Monday, December 28, 2015

Review: Snap

  • Written and directed by Kongdej Jaturanrasmee
  • Starring Waruntorn Paonil, Toni Rakkaen
  • Sneak preview run in Thai cinemas December 24-30, 2015; wider release December 31, 2015; rated 15+
  • Wise Kwai's rating: 4/5

Millennials wake up and smell life – unfiltered – in Snap (แค่..ได้คิดถึง, Kae .. Dai Kit Tung), a sharply observed romantic comedy-drama from writer-director Kongdej Jaturanrasmee.

Laden with the hashtags and color-saturated photos of social-media posts, Snap has young Thais reflecting wistfully on the not-so-distant past as pessimism emerges about their impending adulthood, and, possibly, about the future of Thailand itself.

Set just as the military declared martial law last year, Snap is the story of Pueng (delicate singer-actress Waruntorn Paonil in her feature debut), the daughter of an army colonel who is set to marry a junior officer. She is one of those people whose only joy is derived from photographing everything with her phone – the coffee she’s about to drink, the food she’s about to eat, the nature vista she’s just seen – and post the snapshot to Facebook and Instagram, all heavy with descriptive nonsense hashtags.

Before her own big day, Pueng accepts an invitation from high-school friends to attend their wedding in her former hometown of Chanthaburi. There, she’s reunited with her old classmates, including her ex-boyfriend Boy (the quietly intense Toni Rakkaen), a local photographer who happens to also be shooting the wedding.

Melancholy wells up as Pueng revisits her old high school and goes looking for the bench where she and Boy spent their days. The dusty old wooden seat, still with the graffiti markings on it, has been relegated to the school’s rooftop, and no longer holds any significance to the current crop of kids.

Turns out there is little of Pueng left for Chanthaburi locals to remember either, as she left rather abruptly some years before, thanks to a sudden transfer of her military father. As a consequence, Pueng’s picture has been left out of her high-school yearbook, but her presence is still felt by the inclusion of dotted-line-bordered blank spaces in group photos. A second dotted-line figure also appears in many photos, that of Boy, who as the yearbook photographer was behind the lens and not in the frame. They are ghosts in the photos, and those blank spaces represent holes in their souls. Pueng and Boy wonder if those holes can still be filled.

Here, Kongdej is also trafficking in nostalgia for the old film-photography days, and the tactile feeling of developing the rolls of negatives and making the prints. It’s a subject previously referenced in fellow Thai director Nawapol Thamrongrattanarit’s abstract 36. There is also comment on the ridiculously epic proportions wedding-photo shoots have taken on in recent years, something Nawapol observed earlier this year in his Freelance (Heart Attack). Seems there is something on the minds of Thailand’s great movie makers.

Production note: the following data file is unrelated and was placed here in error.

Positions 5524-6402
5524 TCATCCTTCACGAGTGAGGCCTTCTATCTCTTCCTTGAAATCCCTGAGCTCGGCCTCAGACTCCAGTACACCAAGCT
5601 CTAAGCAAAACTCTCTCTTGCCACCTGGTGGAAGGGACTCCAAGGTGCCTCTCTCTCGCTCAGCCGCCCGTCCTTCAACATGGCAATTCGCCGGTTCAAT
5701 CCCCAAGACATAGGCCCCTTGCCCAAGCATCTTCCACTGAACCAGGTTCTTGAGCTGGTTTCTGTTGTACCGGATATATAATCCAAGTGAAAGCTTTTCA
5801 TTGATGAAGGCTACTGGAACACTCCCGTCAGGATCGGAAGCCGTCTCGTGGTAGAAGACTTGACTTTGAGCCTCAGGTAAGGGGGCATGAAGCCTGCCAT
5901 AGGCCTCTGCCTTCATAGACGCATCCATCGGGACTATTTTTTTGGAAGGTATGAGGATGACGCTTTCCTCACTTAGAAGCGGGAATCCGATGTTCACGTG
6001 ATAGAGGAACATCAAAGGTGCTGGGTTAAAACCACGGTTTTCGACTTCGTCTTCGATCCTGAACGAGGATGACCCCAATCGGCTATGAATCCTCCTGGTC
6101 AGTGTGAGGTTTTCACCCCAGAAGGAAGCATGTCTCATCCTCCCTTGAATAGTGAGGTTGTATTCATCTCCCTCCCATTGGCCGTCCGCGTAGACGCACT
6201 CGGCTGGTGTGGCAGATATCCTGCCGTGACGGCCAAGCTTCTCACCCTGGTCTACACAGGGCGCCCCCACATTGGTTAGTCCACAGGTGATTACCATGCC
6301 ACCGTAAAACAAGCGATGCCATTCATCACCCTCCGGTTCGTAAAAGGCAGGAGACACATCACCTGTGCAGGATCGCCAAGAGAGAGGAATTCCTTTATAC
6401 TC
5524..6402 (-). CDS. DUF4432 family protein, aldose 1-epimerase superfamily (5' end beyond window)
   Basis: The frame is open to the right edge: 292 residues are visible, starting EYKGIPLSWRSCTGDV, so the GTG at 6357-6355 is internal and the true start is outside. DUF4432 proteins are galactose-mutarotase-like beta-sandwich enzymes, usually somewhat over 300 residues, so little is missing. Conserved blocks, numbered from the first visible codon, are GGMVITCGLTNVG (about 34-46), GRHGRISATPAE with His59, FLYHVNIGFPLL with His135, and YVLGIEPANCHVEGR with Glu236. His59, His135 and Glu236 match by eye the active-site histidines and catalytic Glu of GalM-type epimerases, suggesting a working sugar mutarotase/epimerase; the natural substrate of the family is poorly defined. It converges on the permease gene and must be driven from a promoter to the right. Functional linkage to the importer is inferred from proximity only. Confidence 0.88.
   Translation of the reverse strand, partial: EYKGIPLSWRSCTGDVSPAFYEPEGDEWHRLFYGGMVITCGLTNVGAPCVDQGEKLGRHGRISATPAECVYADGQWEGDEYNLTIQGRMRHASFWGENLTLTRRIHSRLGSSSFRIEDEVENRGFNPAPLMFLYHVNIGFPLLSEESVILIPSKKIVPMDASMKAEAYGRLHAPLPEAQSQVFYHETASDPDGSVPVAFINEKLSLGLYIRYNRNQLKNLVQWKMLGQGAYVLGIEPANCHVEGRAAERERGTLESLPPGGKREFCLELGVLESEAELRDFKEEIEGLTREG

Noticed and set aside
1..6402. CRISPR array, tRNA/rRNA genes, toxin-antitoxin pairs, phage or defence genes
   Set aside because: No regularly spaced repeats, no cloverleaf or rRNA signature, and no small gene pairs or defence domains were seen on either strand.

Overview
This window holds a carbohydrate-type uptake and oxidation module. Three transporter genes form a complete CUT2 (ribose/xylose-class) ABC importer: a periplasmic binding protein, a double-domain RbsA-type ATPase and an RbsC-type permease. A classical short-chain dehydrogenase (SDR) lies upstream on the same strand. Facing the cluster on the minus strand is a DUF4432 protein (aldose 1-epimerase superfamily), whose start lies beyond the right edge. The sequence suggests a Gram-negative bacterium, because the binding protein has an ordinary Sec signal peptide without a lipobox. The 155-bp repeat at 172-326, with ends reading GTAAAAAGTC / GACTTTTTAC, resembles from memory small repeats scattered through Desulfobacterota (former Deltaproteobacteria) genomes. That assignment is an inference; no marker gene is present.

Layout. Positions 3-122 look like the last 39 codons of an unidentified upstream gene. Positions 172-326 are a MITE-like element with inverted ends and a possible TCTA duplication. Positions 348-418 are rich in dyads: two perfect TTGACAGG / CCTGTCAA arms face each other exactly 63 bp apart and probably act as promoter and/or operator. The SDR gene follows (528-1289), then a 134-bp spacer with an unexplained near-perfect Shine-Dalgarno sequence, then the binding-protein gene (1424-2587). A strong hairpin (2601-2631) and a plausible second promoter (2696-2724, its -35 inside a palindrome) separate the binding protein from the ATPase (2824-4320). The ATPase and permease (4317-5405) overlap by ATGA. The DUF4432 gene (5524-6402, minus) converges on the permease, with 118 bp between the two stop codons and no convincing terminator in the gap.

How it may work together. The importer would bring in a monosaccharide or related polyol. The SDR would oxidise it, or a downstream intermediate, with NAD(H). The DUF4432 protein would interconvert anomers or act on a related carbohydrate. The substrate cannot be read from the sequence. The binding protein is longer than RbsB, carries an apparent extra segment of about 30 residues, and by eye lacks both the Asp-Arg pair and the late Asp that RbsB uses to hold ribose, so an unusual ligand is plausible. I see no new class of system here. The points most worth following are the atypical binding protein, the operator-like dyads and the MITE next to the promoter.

The wedding couple are the a-dork-able bespectacled nerds Poo (Soifa Saenkhamkon) and her man Aey (Chakphet Goontong), who met on an online dating site. Poo tells the hair-curling story of their sex-filled first meeting, and rather than flash back to it, Kongdej lets the impact of their coupling register on the faces of Pueng and others.

Pueng, meanwhile, tells the group how she met her husband-to-be, the army officer Mann (Grisana Punpeng), who was her teacher at university, and they didn’t exactly hit it off at first. But Mann kept turning up, and really, he’s a sweet guy even if he's a bit clueless. He goes so far as to ask Boy to photograph his and Pueng’s wedding. Which probably isn’t the best idea. I mean, just look at Pueng and Boy, who seem drawn together like characters out of a manga novel. The connection between Pueng and Mann, on the other hand, appears strained.

Later on, Pueng wants to test the waters of her past relationship with Boy, and the two meet for a late-night reunion at Chanthaburi’s Kung Kraben Aquarium, where the swirls of ocean life and the bubbling water provide a dramatic backdrop for reminiscing.

“How come nothing is as good as it used to be?” That’s the utterance of the frustrated and profoundly depressed Pueng when the gravity of her situation – her own marriage, the junta, the pointlessness of sharing so many darn photos – hits her.

I can’t recall a Kongdej film, especially those of his late “indie” period, that’s looked better, thanks to director of photography MR Umpornpol Yugala, production designer Rasiguet Sookkarn and art director Manop Chaengsawang. In contrast to the movie’s sad, beautiful heroine, the look of Snap is cheery, colorful and pops right off the screen.

Snap is also possibly the most poignant and also the most ordinary film yet from Kongdej. His usual stock-in-trade has been unusual characters, such as a young woman running a smut magazine in Sayew, a taxi driver in love with a massage-parlour girl in Midnight My Love and the three-armed man on a road trip with a large-breasted woman in Handle Me With Care. The writer-director turned away from studio-driven projects to make smaller independent films with his 2011 feature P-047, which was perhaps his most unusual film to date, with an abstract story of a locksmith who loses the key to his identity. But he’s since become more grounded, covering Bangkok boys on the fringes in the drama Tang Wong and boys in Buddhist temples in his documentary So Be It. Fatherhood has had an effect (he made a short documentary, Udon, featuring his brilliant twin daughters) and Kongdej is viewing the world in ways that aren’t the same as before.

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 (Cross-published in The Nation)

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